Saffron Jackson simply wasn't impressed.
After scouring through the selection of dolls, the 38-year-old mother just couldn't find dolls that catered to her culture and upbringing. "All the black dolls I have seen were from America and most of them were either ugly or not to my liking. I thought, 'why not create my own doll?'"
Thus, the birth of Toya.
Adorned in a dress paying homage to the color on the Jamaican flags, curly natural hair, full lips and doe-like eyes, Toya is just what the market's missing. Catchphrases like "wah gwaan", "what happen", and "Me name Toya and me a wah Zuree doll from the beautiful island of Jamaica!" are laden with Caribbean culture.
"The idea behind this is to show little girls that regardless of their skin tone or hair texture, they're indeed beautiful," Jackson says. "Hence, the name Zuree. It comes from Swahili and it means beautiful."
While Toya is the currently the only doll on Zuree's roster, her success has been nothing short of monumental. Both domestic and international sales have been taking the market by storm, surprising Jackson constantly. "People love that it speaks Jamaican. I've been getting sales from Australia, Estonia, Amsterdam, Germany and all these places, which show there is a massive demand for our culture." Just last month, Jackson says she easily surpassed 400 orders this holiday season.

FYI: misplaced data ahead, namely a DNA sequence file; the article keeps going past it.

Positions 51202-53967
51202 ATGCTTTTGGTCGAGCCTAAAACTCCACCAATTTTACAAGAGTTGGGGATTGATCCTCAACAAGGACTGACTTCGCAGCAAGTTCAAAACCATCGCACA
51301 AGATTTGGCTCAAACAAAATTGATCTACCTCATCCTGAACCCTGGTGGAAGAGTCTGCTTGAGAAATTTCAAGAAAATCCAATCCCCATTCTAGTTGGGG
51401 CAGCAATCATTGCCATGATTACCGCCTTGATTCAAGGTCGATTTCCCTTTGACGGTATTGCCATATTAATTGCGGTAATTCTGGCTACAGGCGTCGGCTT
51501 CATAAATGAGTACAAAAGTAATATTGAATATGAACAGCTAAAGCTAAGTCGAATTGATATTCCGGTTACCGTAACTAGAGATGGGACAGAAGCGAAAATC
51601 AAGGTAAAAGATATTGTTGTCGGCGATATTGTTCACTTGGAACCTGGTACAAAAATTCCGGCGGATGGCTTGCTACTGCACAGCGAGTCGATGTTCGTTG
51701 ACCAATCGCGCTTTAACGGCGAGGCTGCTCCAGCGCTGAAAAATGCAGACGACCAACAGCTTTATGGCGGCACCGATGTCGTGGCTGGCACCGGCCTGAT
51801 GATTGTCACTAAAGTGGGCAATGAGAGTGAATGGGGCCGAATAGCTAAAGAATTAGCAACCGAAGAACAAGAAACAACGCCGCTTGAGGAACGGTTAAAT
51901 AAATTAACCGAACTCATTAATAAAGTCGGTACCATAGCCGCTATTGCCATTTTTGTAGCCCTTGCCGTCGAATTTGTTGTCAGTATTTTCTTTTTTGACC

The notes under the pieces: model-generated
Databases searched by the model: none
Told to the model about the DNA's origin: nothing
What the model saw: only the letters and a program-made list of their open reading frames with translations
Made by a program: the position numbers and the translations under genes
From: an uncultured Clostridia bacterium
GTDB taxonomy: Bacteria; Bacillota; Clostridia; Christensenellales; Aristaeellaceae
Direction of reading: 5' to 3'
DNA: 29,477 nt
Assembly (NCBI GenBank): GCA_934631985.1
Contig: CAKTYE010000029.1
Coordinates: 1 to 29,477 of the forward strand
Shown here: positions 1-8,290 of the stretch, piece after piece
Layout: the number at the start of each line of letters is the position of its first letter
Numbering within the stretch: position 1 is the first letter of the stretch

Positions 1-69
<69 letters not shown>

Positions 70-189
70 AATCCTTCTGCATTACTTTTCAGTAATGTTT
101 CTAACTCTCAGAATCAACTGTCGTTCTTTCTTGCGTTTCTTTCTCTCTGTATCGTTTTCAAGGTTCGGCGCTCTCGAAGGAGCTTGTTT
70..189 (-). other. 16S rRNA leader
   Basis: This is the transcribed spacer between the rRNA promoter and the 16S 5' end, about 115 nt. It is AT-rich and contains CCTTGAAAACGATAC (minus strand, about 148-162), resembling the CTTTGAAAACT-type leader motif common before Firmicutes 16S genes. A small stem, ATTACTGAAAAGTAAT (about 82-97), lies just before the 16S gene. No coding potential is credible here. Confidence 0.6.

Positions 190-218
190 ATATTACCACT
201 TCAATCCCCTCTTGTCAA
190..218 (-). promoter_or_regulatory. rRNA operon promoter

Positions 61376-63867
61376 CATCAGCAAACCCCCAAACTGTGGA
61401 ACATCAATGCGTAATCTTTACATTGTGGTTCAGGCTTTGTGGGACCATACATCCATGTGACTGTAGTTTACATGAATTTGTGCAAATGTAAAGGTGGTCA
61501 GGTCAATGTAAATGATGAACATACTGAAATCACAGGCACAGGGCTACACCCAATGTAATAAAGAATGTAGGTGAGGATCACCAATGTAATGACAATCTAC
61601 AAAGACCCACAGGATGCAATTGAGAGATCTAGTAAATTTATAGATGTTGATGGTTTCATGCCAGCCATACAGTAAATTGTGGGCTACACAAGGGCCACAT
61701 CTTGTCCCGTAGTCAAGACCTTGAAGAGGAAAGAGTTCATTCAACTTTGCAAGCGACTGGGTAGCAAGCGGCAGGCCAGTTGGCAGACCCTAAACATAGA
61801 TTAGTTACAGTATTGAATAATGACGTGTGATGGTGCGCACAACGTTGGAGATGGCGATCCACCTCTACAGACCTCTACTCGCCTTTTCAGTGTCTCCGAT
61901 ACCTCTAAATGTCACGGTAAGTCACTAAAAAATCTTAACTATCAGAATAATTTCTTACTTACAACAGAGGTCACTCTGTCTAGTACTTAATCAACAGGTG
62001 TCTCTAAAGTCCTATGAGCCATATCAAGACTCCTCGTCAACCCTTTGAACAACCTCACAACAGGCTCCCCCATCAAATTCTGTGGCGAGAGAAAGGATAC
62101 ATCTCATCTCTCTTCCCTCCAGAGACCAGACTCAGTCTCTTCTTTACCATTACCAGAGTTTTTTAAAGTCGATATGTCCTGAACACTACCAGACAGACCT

In an age where representation is so vital to the development of young minds, especially in regards to self-love, pride and aspirations, the Zuree brand and Toya are revolutionary. Each doll that's created essentially carves a space within the industry, simultaneously providing positive and relatable imagery that young girls and boys can identify with. While sales (the dolls is listed around $52) are always an added plus, Jackson believes it's more than that. Her brand "aims to promote cultural diversity as we believe all girls are 'beautiful' regardless of skin tone or hair texture."
Saffron Jackson's goal to have the doll featured in stores around the world.